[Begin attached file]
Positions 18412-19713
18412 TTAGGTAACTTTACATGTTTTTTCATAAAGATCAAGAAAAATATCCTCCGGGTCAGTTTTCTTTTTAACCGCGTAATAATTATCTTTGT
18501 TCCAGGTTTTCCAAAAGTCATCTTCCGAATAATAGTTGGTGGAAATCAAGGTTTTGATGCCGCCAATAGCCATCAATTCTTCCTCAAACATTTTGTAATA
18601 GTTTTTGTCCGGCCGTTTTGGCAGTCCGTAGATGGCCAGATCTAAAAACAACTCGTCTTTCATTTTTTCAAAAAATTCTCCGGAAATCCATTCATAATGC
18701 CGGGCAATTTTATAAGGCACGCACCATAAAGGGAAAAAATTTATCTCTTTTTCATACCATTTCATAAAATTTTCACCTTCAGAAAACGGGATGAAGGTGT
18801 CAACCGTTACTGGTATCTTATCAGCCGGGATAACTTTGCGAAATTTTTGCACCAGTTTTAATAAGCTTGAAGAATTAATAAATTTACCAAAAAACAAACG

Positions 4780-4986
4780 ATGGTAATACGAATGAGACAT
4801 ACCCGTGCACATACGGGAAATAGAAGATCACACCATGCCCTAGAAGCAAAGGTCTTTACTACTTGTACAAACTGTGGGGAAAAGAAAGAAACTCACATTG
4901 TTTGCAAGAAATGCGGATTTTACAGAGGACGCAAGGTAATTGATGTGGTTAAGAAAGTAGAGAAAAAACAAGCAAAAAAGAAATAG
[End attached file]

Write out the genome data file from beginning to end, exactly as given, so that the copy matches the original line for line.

Positions 18412-19713
18412 TTAGGTAACTTTACATGTTTTTTCATAAAGATCAAGAAAAATATCCTCCGGGTCAGTTTTCTTTTTAACCGCGTAATAATTATCTTTGT
18501 TCCAGGTTTTCCAAAAGTCATCTTCCGAATAATAGTTGGTGGAAATCAAGGTTTTGATGCCGCCAATAGCCATCAATTCTTCCTCAAACATTTTGTAATA
18601 GTTTTTGTCCGGCCGTTTTGGCAGTCCGTAGATGGCCAGATCTAAAAACAACTCGTCTTTCATTTTTTCAAAAAATTCTCCGGAAATCCATTCATAATGC
18701 CGGGCAATTTTATAAGGCACGCACCATAAAGGGAAAAAATTTATCTCTTTTTCATACCATTTCATAAAATTTTCACCTTCAGAAAACGGGATGAAGGTGT
18801 CAACCGTTACTGGTATCTTATCAGCCGGGATAACTTTGCGAAATTTTTGCACCAGTTTTAATAAGCTTGAAGAATTAATAAATTTACCAAAAAACAAACG

Positions 4780-4986
4780 ATGGTAATACGAATGAGACAT
4801 ACCCGTGCACATACGGGAAATAGAAGATCACACCATGCCCTAGAAGCAAAGGTCTTTACTACTTGTACAAACTGTGGGGAAAAGAAAGAAACTCACATTG
4901 TTTGCAAGAAATGCGGATTTTACAGAGGACGCAAGGTAATTGATGTGGTTAAGAAAGTAGAGAAAAAACAAGCAAAAAAGAAATAG